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Shoulder & Elbow

Surgical treatment of the radial head is crucial for the outcome in terrible triad injuries of the elbow

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To evaluate the outcomes of terrible triad injuries (TTIs) in mid-term follow-up and determine whether surgical treatment of the radial head influences clinical and radiological outcomes.


Follow-up assessment of 88 patients with TTI (48 women, 40 men; mean age 57 years (18 to 82)) was performed after a mean of 4.5 years (2.0 to 9.4). The Mayo Elbow Performance Score (MEPS), Oxford Elbow Score (OES), and Disabilities of the Arm, Shoulder and Hand (DASH) score were evaluated. Radiographs of all patients were analyzed. Fracture types included 13 Mason type I, 16 type II, and 59 type III. Surgical treatment consisted of open reduction and internal fixation (ORIF) in all type II and reconstructable type III fractures, while radial head arthroplasty (RHA) was performed if reconstruction was not possible.


At follow-up the mean MEPS was 87.1 (20 to 100); mean OES, 36.9 (6 to 48); and mean DASH score, 18.6 (0 to 90). Mean movement was 118° (30° to 150°) for extension to flexion and 162° (90° to 180°) for pronation to supination. The overall reoperation rate was 24%, with nine ORIF, ten RHA, and two patients without treatment to the radial head needing surgical revision. When treated with RHA, Mason type III fractures exhibited significantly inferior outcomes. Suboptimal results were also identified in patients with degenerative or heterotopic changes on their latest radiograph. In contrast, more favourable outcomes were detected in patients with successful radial head reconstruction after Mason type III fractures.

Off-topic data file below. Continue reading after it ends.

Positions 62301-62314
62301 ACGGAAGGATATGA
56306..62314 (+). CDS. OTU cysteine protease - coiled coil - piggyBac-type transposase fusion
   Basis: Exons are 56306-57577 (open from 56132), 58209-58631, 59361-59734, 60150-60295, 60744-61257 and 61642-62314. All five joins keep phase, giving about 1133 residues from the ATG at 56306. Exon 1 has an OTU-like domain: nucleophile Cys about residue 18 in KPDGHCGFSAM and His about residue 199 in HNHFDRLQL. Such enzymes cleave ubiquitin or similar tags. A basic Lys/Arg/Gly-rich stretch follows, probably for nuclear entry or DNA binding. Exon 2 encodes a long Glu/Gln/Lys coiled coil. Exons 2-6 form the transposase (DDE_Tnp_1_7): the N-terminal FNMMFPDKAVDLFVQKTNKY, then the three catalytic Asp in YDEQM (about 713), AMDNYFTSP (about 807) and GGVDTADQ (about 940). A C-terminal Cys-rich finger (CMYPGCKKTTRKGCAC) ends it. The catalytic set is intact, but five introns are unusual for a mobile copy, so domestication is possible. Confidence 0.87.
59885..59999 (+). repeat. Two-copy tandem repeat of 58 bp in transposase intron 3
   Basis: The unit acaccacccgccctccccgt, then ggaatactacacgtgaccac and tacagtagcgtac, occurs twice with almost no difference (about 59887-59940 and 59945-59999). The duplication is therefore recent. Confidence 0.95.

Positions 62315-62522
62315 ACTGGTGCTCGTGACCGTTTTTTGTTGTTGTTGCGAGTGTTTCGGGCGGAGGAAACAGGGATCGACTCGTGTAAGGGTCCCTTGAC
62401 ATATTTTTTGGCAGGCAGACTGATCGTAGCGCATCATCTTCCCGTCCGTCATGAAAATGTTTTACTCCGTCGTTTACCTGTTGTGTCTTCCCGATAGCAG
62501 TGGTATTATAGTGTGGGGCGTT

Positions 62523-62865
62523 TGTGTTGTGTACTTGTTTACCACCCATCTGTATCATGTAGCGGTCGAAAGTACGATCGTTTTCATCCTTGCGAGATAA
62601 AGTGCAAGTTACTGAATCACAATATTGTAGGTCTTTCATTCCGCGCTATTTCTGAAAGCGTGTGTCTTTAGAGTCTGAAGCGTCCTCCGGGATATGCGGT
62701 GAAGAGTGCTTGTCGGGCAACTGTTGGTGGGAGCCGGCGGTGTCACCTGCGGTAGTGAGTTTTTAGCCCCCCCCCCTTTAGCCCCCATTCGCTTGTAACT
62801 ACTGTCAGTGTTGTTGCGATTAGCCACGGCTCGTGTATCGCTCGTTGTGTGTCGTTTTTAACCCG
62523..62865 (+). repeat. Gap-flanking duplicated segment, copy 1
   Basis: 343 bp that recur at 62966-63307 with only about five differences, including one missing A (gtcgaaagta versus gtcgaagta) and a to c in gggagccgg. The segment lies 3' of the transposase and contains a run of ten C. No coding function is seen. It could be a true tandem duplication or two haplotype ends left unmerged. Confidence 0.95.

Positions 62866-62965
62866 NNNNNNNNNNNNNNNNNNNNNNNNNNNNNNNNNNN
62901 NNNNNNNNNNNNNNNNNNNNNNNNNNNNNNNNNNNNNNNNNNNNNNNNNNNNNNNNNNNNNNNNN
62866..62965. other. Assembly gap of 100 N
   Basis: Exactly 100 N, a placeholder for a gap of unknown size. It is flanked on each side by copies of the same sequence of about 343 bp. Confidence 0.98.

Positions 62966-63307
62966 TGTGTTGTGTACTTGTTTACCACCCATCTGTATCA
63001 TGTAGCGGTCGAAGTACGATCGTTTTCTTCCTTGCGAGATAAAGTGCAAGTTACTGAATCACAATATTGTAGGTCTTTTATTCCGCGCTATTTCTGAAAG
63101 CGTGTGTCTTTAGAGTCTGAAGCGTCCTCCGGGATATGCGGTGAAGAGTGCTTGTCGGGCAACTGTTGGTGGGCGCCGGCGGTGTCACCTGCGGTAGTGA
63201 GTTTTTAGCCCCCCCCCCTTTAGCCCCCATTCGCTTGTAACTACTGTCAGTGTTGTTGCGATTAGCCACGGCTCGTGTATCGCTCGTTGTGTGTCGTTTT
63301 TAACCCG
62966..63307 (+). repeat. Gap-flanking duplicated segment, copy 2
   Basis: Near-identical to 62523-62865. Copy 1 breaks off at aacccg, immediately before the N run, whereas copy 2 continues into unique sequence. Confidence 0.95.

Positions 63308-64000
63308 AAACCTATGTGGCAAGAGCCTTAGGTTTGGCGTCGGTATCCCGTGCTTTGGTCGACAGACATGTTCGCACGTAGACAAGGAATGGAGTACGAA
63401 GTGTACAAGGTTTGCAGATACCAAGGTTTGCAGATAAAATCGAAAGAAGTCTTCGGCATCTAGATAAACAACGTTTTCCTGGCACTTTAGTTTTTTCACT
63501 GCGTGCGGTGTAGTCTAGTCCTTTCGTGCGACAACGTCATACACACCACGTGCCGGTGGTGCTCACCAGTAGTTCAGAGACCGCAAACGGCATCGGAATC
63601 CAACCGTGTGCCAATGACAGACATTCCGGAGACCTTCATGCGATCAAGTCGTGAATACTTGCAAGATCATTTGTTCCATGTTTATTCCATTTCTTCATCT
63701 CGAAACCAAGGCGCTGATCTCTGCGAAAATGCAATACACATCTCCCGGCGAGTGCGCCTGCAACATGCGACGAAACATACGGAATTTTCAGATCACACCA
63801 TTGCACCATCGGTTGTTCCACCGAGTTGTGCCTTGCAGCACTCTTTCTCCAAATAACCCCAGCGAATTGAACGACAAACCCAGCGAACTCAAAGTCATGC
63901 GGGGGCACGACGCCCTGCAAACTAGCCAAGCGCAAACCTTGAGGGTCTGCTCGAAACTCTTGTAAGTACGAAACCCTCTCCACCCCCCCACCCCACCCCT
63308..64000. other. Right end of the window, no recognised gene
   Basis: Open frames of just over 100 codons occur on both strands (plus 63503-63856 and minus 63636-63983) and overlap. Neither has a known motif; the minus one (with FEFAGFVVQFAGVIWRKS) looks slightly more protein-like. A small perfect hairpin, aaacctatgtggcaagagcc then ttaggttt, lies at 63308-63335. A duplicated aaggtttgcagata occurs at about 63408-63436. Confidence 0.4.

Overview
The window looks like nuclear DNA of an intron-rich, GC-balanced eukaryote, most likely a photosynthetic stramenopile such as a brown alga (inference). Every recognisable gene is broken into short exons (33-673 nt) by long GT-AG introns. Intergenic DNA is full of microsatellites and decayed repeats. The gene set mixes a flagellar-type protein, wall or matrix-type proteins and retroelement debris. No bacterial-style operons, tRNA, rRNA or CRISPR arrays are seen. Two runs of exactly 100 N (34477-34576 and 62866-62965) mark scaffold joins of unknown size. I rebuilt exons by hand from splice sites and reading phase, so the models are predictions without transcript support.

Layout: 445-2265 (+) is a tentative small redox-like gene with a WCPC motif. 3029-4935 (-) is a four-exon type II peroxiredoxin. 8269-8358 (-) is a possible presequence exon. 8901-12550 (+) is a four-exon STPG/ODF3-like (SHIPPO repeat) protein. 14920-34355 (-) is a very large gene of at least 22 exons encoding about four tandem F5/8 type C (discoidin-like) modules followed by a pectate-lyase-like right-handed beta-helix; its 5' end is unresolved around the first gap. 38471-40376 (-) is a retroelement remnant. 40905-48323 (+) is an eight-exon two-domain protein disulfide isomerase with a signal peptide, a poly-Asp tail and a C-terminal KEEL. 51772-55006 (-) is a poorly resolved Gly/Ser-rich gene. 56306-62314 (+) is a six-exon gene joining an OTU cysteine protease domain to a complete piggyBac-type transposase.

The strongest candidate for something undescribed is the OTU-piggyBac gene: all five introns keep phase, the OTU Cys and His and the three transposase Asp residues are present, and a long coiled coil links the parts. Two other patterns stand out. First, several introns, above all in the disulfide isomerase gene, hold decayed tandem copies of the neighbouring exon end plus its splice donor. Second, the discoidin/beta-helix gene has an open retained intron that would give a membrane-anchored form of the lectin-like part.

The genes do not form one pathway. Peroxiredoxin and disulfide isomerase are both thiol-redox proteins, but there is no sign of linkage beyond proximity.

Using a standardized protocol, sufficient elbow stability and good outcomes can be achieved in most TTIs. Although some bias in treatment allocation, with more severe injuries assigned to RHA, cannot be completely omitted, treatment of radial head fractures may have an independent effect on outcome, as patients subjected to RHA showed significantly inferior results compared to those subjected to reconstruction, in terms of elbow function, incidence of arthrosis, and postoperative complications. As RHA showed no apparent advantage in Mason type III injuries between the two treatment groups, we recommend reconstruction, providing stable fixation can be achieved.

Cite this article: Bone Joint J 2020;102-B(12):1620–1628.

Correspondence should be sent to Alexander Klug. E-mail:

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